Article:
Magazine article Musical Opinion

La Jolie Fille De Perth at Compiegne

Magazine article Musical Opinion

La Jolie Fille De Perth at Compiegne

Article excerpt

LA JOLIE FILLE DE PERTH AT COMPIEGNE

Bizet's delightful but seldom performed La jolie file de Perth was a natural choice to open Pierre Jourdan' s enterprising, nearly all-French Season at Compiegne. The work has a tangled performance history which makes it almost as difficult to present authentically as Don Carlos. Bizet left three published editions, all of which were explored by Jourdan in concocting his own version, which was Premiered on 11 October.

The opera has a complicated plot turning on the rivalry of the weapon maker Henry Smith, the apprentice Ralph and the libertine Duke of Rothsay for the love of the beautiful Catherine Glover. The libretto is based freely on Scott's novel The Fair Maid of Perth, set in Medieval Scotland, where Jourdan wisely left it. Costumes were suited to the epoch and the characters mostly portrayed as readers of Scott's tale might imagine them. Decor was outre, however, and its creator, Jean-Pierre Capeyron, claimed to reflect such diverse influences as Kandinsky, Magritte and the film makers George Lucas and Kurosawa. The result was an intriguing series of stage pictures which unfortunately relegated the Choristers, who should have featured as a motley, medieval throng, to invisibility behind the scenes. It was a mistake, too, to depict the Second Act nocturnal Masquerade in terms of Marschner-like romanticism since there is nothing of romantic spookiness about Bizet's music.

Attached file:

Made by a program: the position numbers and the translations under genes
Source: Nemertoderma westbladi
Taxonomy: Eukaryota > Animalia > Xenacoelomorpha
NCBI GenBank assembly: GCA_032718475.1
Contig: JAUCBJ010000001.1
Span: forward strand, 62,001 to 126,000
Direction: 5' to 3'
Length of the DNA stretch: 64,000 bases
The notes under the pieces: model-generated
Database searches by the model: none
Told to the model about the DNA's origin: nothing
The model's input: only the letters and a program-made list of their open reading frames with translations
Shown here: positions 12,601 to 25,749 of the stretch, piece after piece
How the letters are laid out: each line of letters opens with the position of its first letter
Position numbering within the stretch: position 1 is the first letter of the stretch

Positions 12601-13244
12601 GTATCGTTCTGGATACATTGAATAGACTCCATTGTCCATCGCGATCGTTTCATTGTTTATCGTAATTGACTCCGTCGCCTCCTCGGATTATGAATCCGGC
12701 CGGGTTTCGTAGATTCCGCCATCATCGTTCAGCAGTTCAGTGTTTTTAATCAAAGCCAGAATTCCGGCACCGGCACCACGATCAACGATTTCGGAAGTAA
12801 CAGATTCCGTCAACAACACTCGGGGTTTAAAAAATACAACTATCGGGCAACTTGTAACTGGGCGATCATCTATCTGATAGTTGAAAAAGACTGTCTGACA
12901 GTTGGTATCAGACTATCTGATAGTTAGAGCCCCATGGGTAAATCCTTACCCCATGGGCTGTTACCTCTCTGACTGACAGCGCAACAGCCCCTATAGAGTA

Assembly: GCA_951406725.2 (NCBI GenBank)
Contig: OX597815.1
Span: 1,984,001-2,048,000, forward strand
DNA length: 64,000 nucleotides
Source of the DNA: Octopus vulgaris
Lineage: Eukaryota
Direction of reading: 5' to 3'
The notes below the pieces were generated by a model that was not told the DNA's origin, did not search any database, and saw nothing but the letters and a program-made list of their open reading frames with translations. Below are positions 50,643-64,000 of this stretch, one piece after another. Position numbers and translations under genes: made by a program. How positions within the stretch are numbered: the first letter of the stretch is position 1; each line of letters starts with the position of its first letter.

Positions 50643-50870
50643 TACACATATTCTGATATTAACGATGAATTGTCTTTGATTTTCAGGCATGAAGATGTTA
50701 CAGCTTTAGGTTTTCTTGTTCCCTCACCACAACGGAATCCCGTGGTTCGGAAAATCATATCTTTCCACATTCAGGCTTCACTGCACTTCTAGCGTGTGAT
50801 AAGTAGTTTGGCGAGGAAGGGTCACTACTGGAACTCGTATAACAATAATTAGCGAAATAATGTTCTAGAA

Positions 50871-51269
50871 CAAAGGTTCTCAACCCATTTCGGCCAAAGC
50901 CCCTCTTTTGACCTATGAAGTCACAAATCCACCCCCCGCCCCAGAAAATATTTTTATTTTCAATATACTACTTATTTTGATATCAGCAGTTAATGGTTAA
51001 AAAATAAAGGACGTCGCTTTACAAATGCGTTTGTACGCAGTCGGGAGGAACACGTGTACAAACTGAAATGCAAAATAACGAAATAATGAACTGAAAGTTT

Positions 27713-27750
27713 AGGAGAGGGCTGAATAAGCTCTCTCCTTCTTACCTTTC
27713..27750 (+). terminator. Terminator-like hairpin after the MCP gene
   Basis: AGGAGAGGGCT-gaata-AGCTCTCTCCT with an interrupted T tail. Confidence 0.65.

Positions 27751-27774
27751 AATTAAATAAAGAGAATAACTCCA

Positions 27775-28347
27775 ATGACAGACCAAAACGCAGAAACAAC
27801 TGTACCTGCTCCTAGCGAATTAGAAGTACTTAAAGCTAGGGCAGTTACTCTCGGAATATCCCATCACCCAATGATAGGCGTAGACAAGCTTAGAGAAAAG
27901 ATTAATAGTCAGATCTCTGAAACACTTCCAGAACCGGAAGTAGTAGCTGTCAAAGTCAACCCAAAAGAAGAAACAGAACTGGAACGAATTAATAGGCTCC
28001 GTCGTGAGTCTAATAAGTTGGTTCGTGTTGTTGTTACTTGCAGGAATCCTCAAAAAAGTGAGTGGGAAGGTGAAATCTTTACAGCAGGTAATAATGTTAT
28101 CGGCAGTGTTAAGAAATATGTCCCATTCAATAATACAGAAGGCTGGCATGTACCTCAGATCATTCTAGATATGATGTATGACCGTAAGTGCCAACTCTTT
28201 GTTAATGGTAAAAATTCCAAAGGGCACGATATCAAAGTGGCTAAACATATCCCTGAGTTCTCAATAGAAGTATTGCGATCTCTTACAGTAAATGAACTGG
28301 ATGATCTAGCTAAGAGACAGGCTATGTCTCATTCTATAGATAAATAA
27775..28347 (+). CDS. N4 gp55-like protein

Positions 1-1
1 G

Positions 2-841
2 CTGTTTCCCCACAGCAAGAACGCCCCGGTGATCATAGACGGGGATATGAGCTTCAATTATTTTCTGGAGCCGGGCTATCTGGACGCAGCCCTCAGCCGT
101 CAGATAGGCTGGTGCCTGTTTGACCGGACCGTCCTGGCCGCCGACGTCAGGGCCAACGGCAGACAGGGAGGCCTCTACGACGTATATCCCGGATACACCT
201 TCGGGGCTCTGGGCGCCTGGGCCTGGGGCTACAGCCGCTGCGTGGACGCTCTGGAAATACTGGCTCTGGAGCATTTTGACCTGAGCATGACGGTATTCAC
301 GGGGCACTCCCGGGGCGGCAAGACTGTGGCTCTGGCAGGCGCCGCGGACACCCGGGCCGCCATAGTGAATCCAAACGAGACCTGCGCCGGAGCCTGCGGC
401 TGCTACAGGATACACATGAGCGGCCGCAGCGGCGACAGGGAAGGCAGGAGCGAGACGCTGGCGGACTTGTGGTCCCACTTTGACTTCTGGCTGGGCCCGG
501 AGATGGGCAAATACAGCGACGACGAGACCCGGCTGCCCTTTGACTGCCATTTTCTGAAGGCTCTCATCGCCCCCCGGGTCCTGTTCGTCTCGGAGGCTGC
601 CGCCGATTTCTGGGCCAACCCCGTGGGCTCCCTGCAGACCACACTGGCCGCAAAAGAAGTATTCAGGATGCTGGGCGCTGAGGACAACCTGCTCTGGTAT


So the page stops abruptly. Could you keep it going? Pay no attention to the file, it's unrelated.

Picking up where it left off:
Inva Mula was a commanding, charismatic Catherine with an immaculate legato but her tone tended to become squally under pressure and there was occasional poor intonation in the florid ravings of her Mad Scene. …

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